I went to a doctor to talk about depression a few years ago and that was a terrible experience. I'm curious about how this time, a doctor can make an accurate diagnosis based on data I communicate orally when I have cognitive and communicative issues. It doesn't seem very scientific and to the untrained eye

nothings seems scientific to an untrained eye.
raggle-taggle-gypsy wrote:
(and even to myself for a long time,) I proabbly appear like just a normal person who wasn't slapped enough as a kid.

that does not compute.
raggle-taggle-gypsy wrote:
After a diagnosis, what happens? I'd like to work on some of the more negative aspects of it.

it is not a problem to be worked on because it is innate and immutable.
negativity is in the mind of the beholder.


raggle-taggle-gypsy wrote:
I want to train myself to think better, sometimes I'm in terrible disarray with my thoughts. I get very stressed when it comes to deadlines or impending choices or prioritisation and it's getting very disruptive in my life.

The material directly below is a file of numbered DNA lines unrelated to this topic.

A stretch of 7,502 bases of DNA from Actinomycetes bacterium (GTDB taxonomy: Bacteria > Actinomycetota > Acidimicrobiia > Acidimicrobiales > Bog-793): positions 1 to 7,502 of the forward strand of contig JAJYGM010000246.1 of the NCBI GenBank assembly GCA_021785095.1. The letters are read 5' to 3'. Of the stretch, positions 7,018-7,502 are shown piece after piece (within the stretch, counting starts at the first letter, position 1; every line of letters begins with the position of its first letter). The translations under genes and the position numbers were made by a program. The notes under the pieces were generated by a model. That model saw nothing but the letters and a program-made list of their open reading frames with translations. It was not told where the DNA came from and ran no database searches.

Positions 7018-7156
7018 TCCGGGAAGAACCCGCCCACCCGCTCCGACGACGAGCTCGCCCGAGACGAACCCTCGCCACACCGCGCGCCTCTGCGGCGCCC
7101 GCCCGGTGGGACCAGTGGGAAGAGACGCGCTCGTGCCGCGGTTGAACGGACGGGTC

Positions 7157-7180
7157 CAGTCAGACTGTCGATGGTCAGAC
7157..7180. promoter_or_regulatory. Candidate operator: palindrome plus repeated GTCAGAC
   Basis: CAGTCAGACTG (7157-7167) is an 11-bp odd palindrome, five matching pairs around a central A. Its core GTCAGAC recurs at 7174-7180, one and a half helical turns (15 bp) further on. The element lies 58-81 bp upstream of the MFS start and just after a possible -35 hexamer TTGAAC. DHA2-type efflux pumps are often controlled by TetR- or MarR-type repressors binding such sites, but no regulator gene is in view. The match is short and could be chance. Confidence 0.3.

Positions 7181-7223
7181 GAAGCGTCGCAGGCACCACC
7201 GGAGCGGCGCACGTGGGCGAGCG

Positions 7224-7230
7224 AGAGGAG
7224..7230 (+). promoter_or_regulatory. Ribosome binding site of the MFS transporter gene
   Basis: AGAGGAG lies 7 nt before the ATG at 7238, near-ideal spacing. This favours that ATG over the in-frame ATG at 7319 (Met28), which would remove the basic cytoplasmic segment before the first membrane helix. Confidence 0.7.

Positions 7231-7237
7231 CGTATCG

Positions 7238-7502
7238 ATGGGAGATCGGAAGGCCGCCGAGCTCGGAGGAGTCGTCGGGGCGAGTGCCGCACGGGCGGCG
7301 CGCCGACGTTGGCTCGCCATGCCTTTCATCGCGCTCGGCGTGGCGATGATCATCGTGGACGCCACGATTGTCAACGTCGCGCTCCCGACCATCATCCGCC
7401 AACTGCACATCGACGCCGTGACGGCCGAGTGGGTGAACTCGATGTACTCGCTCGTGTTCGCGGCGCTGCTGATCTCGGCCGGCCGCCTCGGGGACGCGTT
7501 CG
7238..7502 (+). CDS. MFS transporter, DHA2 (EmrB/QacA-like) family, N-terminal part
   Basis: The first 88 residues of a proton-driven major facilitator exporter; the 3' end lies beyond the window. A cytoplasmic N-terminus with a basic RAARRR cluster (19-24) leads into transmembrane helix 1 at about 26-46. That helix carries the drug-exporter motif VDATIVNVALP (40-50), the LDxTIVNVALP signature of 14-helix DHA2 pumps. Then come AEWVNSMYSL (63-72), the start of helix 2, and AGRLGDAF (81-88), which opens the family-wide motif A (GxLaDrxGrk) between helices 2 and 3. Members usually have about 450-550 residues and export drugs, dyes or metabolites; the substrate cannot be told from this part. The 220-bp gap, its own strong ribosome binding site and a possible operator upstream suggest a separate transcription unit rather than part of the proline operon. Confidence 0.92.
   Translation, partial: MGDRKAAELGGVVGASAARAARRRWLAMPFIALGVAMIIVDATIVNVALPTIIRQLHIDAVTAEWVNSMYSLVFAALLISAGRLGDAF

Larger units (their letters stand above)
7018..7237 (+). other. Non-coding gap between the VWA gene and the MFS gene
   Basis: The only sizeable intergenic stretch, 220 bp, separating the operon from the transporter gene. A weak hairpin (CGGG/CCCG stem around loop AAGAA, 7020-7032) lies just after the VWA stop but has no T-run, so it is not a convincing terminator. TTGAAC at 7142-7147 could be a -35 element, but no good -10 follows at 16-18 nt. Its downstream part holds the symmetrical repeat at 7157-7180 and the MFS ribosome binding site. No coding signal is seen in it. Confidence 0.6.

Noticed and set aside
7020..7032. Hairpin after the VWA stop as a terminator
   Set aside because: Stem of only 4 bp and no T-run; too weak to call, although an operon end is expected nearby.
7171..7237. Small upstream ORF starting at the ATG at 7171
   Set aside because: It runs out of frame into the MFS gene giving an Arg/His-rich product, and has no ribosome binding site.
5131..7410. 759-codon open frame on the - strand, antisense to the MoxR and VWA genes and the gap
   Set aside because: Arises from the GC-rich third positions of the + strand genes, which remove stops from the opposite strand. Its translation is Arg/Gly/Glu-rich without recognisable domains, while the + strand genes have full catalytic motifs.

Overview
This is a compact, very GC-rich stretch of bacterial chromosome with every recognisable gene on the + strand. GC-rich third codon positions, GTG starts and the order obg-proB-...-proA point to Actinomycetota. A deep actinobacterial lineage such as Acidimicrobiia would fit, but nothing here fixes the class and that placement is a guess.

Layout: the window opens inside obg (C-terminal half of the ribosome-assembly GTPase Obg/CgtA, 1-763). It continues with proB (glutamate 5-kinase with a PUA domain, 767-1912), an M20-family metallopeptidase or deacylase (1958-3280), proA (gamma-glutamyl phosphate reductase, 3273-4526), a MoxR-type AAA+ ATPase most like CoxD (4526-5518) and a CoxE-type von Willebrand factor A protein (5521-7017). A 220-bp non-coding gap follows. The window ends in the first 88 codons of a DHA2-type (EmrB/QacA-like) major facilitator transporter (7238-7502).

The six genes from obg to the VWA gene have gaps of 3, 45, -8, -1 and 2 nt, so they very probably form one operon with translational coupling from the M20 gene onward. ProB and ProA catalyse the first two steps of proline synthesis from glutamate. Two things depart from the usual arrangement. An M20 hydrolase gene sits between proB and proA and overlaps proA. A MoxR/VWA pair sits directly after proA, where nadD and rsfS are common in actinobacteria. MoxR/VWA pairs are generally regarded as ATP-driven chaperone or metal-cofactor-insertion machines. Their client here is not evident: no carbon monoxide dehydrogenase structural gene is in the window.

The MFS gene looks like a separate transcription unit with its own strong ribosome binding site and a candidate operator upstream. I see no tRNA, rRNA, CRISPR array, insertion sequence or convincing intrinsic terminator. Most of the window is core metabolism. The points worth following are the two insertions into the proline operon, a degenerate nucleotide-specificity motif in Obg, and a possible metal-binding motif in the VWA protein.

i think it is good to want to think better, but i do not think it is good to abandon unfinished ideas that seem unproductive at an unfinished stage.
a rose bush looks so ugly until the tiny portion of it's life cycle where it flowers.
to notionally jump from lily pad to lily pad as does a frog, is to never find a foundation that is truly solid from which to grow.


raggle-taggle-gypsy wrote: